Divorce: The HBO Dramedy
Parker and Church are perfectly cast for this important tale of woe. An extra-marital affair gets things kicked off, and its downhill from there.
Yes, the doomed couple tries counseling; yes, there are divorce lawyers; and there are minor children; even a dog. None of the professionals, each with their own agendas, can repair the marriage. Thus, Divorce, with its difficult intricate process.
Yet, while the divorce process is difficult, stressful, intricate and often painful, it is necessary for a couple -a family- to repair the damage and to move on to more productive meaningful lives. The HBO series demonstrates that how a person chooses to travel the divorce journey matters.
This show benefits from its pilot and first episodes being aired during the most contentious and vicious presidential election in U.S. history. In some ways, the election, which none of us can escape, sets the table for a show like this. Like the presidential candidates going through the election process, spouses in a divorce can take the high or low road; each spouse, just as each candidate, will have their reasons for which road to take.
With the series broken into half-hour episodes, the writing is taut, with the veteran actors making the most of every precious minute to convey the pain and tension of the divorce process. "I want to save my life while I still care about it," Frances -SJP's character- offers as the reason she elected to divorce her husband of about 15-years.
While not for everyone, this series will no doubt appeal -or at least be of interest- to the half of our population touched by divorce. As the institution of marriage has shifted from an economic basis to one based on emotion and love, so too have the reasons married couples call it quits.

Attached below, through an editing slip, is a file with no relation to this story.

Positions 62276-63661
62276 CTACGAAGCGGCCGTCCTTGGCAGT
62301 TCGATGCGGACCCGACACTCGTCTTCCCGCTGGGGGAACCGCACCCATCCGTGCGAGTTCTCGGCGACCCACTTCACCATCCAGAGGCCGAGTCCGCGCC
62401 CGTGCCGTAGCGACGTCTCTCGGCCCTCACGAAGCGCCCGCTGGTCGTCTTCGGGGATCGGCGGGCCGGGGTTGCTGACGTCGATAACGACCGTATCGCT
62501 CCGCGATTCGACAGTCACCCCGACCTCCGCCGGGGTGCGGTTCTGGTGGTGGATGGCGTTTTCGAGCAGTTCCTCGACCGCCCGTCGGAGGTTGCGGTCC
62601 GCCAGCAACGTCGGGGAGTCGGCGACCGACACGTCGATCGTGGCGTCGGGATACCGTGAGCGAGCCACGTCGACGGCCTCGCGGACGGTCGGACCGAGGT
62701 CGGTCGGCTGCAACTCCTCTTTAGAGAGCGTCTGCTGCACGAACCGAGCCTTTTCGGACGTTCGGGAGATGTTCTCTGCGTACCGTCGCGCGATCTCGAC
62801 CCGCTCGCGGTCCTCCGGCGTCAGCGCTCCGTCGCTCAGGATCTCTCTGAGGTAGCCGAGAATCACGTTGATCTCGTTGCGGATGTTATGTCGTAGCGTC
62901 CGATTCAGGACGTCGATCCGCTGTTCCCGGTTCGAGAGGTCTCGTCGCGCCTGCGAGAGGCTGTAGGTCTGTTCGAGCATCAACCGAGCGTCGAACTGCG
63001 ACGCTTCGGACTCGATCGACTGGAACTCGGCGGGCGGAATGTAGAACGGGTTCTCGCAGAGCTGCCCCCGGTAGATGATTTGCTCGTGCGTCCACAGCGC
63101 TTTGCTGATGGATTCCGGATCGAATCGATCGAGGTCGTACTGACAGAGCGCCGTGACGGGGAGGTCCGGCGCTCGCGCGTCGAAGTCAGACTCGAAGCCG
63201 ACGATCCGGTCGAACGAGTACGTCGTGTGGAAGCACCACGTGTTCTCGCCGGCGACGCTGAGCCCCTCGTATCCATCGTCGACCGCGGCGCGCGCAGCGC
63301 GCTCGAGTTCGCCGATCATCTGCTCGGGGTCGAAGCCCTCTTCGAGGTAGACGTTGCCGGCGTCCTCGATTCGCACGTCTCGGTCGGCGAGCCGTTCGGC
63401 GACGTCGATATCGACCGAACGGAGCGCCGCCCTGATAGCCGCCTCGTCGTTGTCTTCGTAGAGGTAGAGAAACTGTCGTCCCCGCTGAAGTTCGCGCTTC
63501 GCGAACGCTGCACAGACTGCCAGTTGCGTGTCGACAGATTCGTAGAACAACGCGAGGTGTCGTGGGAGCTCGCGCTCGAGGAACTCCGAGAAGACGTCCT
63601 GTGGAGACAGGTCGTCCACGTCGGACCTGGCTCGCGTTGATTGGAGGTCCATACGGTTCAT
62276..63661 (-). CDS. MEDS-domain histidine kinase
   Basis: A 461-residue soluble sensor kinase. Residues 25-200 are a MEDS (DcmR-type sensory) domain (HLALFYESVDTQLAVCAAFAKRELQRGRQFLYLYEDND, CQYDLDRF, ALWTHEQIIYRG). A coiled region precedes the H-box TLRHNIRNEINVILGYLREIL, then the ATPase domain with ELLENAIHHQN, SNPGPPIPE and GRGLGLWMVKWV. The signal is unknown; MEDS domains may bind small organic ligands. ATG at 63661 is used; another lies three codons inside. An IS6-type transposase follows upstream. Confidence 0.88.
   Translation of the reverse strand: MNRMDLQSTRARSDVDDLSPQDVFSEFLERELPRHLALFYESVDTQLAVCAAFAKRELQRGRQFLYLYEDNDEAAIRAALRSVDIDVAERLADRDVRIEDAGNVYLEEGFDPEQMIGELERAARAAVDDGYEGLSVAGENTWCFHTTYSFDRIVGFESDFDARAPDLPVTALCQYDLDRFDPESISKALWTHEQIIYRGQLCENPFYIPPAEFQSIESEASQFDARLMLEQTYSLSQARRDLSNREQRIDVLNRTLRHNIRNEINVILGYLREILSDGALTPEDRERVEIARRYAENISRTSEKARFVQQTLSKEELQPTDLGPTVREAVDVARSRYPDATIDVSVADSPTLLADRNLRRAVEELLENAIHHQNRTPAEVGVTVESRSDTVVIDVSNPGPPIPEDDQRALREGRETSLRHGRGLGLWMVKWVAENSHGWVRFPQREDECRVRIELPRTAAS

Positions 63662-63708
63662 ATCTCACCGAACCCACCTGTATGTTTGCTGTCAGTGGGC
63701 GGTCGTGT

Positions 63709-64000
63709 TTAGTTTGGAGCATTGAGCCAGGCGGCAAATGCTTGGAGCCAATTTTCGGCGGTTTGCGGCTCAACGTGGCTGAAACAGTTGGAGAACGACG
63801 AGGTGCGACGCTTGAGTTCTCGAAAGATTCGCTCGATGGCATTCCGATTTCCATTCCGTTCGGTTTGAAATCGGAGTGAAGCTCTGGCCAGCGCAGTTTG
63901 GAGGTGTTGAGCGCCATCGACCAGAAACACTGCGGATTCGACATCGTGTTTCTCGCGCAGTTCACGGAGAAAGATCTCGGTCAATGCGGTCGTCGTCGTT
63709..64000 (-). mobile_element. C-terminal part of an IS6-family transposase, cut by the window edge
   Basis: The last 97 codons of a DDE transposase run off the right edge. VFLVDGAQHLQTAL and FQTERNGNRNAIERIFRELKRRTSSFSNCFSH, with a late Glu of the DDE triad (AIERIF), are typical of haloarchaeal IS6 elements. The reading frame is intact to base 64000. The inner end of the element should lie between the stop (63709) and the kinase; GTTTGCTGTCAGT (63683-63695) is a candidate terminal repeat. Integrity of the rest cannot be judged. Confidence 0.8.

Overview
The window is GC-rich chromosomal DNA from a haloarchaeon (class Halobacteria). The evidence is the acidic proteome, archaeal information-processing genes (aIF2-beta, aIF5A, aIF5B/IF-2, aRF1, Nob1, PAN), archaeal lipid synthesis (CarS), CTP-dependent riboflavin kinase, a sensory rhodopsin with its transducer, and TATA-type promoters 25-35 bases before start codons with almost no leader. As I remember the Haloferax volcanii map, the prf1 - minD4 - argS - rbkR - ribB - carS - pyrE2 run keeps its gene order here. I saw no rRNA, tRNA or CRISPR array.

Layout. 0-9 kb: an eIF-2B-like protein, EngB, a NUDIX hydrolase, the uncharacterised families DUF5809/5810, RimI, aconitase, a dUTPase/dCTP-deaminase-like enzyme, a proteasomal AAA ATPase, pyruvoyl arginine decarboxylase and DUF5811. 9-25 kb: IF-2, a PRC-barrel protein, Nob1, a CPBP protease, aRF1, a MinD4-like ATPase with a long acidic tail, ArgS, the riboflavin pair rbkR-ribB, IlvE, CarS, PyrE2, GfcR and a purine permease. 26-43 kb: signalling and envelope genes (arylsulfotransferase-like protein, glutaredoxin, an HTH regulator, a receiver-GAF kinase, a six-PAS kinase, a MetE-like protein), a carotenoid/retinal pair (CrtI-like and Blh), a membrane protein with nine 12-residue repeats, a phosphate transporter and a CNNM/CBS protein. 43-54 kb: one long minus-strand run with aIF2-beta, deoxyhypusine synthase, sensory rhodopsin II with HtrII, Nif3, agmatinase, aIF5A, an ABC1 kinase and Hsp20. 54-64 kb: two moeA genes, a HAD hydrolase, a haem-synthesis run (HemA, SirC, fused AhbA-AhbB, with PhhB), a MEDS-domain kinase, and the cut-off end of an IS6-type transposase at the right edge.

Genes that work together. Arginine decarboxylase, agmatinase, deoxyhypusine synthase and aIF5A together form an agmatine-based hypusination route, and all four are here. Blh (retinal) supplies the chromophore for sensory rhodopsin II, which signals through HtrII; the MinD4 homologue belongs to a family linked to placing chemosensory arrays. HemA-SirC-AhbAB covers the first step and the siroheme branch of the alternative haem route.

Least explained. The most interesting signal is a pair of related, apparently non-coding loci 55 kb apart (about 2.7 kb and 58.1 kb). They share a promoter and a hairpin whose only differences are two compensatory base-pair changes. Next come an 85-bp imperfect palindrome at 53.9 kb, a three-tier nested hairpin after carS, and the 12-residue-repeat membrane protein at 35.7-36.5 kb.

Accordingly, over the span of a quarter century, divorce has shifted from a fault-based to a "no fault" legal procedure in every state; neither party need articulate a reason for seeking divorce other than a conclusory allegation that the objects of matrimony have been destroyed. One extension of making the divorce process "user friendly" has been the creation of specialized "family courts" embedded within the court structure of each state.
Divorce, the series, demonstrates, however, that no-fault is never really "no-fault"; especially when there are minor children. There is always plenty of fault to apportion within the confines of a disintegrating marriage; there is often a lack of introspection and self-awareness; plenty of spouses behaving badly.
We here at the Law Blogger cannot help but sense that the divorce process will only become more prevalent. Regardless of the recent innovations designed to streamline and simplify the process, the most significant factor in any given divorce is the actions of the participants: the judge, lawyers and, most importantly, the litigants.